With support from the Austin E. Knowlton Center for Career Exploration, Studio Art is currently piloting the Professional Praxis in the Arts program, through which students attain 80 hours of cumulative internship and work experience in the field of art. Opportunities include serving as studio assistants, interning for arts organizations and nonprofits, working for companies or art galleries, conducting research for arts organizations, and/or volunteering with community arts organizations.
Studio art students have interned at the nationally-prominent institutions such as the Metropolitan Museum of Art, Whitney Museum of American Art, Sotheby’s, ABC News, Marvel Comics, and more. Denison has a long-term relationship with the Columbus Museum of Art, which offers a paid internship for a Denison studio art major in Education and the Arts every summer.
Additional student job opportunities in the Department of Studio Art range from research assistants to teaching assistants who help faculty in their studio classrooms.
Studio art students also participate regularly in Denison’s Summer Scholars program—a summer-long, paid, individual research opportunity that gives students the opportunity to invest in their work without the other demands of classes and deadlines. Students can choose to stay on campus or travel while they work and conduct research under the mentorship of a faculty member.
What do studio art majors do after Denison?
Our graduates are high achievers, and we follow our students careers with pride and support. We have studio art graduates studying in graduate schools across the country, teaching in public and private schools, working as professional artists, designers, art therapists, outreach and activism coordinators, administrators in the arts, architects, and more.
Denison Studio Art students develop an artistic language by acquiring technical and critical capabilities that allow them to appreciate and contextualize their own art practice within a contemporary artistic, social, historical and cultural environment. The curricular structure of our program requires our students to develop a knowledge of multiple disciplines; photography, printmaking, sculpture, ceramics, painting and digital technologies. The program emphasizes the need for agility of thinking and making, while also allowing for a depth of exploration in areas that are of interest to the student or their practice. In emphasizing a commitment to thinking and making in plurality of material and thought, we seek to remove the silo mentality of separate spheres. Our students are taught to consider art-making as a means to not only think within and of themselves, but also to contextualize themselves and their work – to place themselves in a historical and contemporary trajectory and take responsibility for being a part of a complex world of ideas and perspectives.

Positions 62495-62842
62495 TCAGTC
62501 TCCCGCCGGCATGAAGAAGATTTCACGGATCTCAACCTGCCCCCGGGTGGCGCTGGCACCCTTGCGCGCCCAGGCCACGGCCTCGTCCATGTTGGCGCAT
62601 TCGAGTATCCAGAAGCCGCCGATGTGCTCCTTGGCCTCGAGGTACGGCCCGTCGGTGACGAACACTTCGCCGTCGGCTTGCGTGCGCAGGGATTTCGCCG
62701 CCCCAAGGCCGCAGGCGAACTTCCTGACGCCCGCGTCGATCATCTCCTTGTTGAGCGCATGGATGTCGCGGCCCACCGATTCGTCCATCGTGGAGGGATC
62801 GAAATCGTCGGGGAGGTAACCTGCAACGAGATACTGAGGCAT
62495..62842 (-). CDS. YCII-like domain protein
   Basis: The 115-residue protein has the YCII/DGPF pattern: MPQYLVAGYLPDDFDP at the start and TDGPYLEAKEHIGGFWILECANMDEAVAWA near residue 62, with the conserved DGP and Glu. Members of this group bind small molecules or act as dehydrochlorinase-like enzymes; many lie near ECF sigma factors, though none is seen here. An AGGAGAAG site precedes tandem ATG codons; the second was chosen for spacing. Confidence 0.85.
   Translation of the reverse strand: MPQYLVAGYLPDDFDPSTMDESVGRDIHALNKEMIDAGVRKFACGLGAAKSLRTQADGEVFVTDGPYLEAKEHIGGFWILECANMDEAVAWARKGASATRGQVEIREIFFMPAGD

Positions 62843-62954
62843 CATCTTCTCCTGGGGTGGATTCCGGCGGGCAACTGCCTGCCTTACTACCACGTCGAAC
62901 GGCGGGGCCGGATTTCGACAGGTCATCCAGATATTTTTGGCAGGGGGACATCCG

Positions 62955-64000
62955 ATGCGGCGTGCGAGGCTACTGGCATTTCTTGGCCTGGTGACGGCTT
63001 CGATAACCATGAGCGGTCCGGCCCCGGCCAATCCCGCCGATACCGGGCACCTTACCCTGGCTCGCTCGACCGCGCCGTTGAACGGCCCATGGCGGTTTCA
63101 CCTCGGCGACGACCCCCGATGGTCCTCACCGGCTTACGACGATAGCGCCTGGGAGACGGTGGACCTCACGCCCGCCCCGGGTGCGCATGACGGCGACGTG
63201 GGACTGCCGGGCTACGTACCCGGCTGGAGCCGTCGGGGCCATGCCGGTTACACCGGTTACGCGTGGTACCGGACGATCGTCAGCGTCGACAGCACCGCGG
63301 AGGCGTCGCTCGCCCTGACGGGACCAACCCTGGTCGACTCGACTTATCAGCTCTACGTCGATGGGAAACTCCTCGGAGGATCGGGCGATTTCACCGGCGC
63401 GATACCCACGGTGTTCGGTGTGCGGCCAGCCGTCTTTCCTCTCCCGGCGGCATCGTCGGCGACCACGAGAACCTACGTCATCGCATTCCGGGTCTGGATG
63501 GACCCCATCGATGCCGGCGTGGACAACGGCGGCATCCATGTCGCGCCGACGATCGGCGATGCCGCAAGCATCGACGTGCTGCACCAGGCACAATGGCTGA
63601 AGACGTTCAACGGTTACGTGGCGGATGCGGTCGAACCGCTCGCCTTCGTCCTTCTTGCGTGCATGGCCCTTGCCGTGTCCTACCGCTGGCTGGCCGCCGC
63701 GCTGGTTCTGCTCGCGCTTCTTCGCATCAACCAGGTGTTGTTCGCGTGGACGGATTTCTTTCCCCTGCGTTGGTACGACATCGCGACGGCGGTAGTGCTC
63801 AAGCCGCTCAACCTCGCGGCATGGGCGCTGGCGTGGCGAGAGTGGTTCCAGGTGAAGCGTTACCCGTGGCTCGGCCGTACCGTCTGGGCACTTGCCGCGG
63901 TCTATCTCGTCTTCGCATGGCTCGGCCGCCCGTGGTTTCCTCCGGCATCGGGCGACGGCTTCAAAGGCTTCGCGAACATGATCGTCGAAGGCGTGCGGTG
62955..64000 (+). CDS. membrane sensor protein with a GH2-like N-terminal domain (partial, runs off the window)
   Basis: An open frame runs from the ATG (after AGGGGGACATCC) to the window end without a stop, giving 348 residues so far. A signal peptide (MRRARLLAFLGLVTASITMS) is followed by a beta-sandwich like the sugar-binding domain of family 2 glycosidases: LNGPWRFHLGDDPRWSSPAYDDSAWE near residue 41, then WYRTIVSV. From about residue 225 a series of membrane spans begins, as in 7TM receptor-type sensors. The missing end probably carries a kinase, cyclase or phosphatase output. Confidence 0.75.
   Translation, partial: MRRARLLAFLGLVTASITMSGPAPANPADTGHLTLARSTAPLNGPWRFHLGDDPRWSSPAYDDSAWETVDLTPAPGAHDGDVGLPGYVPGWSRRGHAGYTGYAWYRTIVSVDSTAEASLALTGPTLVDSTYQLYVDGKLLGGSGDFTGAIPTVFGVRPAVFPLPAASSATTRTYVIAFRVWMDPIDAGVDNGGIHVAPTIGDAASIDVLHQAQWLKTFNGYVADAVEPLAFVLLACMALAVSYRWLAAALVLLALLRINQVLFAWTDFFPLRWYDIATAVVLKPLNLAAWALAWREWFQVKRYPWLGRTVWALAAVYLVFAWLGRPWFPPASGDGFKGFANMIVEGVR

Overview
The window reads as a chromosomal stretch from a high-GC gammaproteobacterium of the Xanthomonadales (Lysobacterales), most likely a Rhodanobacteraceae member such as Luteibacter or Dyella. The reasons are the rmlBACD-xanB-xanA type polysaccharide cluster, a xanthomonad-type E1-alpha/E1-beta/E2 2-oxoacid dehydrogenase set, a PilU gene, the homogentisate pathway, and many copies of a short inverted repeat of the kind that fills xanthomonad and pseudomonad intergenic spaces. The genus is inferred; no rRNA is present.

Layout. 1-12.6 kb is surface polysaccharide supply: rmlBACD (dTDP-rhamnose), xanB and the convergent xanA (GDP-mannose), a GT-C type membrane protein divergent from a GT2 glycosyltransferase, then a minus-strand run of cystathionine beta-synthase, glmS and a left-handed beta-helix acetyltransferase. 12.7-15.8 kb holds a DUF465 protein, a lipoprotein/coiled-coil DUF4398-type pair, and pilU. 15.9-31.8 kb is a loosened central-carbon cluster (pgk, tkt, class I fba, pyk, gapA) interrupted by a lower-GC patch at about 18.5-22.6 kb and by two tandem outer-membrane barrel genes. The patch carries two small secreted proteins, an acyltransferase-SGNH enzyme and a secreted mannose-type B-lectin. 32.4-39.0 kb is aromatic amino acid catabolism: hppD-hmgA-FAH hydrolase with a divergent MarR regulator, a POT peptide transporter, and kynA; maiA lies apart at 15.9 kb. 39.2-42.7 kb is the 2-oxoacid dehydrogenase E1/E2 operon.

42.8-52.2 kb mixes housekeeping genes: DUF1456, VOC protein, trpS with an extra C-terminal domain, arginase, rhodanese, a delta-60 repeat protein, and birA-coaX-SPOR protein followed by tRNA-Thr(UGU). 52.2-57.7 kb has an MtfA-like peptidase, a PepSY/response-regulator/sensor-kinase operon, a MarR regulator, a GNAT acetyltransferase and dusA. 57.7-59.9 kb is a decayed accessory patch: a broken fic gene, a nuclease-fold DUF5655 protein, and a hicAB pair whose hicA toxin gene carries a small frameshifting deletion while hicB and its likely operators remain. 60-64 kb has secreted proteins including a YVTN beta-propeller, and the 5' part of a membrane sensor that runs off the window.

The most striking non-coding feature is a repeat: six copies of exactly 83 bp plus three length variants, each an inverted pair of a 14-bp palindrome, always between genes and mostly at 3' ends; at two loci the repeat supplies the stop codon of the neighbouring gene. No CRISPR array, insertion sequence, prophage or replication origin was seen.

Creative Process Students are exposed to contemporary and historical visual practices through a combination of foundation and higher level courses that demonstrate the fluidity of learning Studio Art in a Liberal Arts context. Demonstrating the breadth and depth of our curriculum, students are expected to initiate and bring to realization creative works in a variety of mediums.
Thinking as an Artist In classes across the curriculum, students are encouraged to see art making as an education in risk-taking, problem solving, collaboration, with the ability to embrace ambiguity with a critical awareness of the world at large. A central learning goal in all our classes is to establish independent artistic thinkers. This goal is addressed in introductory classes, which include both research and final projects for students to realize by working independently. This speaks to the goal of establishing independent creative work.
Critical Inquiry Students become creative thinkers who are able to engage in understanding of critical trends and contemporary artistic discourse in their own work, and as participants in the community of the classroom or program.
Visual Literacy Our students are expected to articulate and understand complex ideas through art and art-making as well as through critique settings, written artist statements and oral presentations. Students develop a body of work through a process of self-actualization that includes critiques, exhibitions, written and oral defense. Our program seeks to ground students’ creative development in larger social, cultural or political discourse.
Active Citizen We strive to create a learning community to not only nurture creative artistic growth but also foster collaborative spirit, awareness of our diverse complex world and ultimately, encourage empathy for others within our students.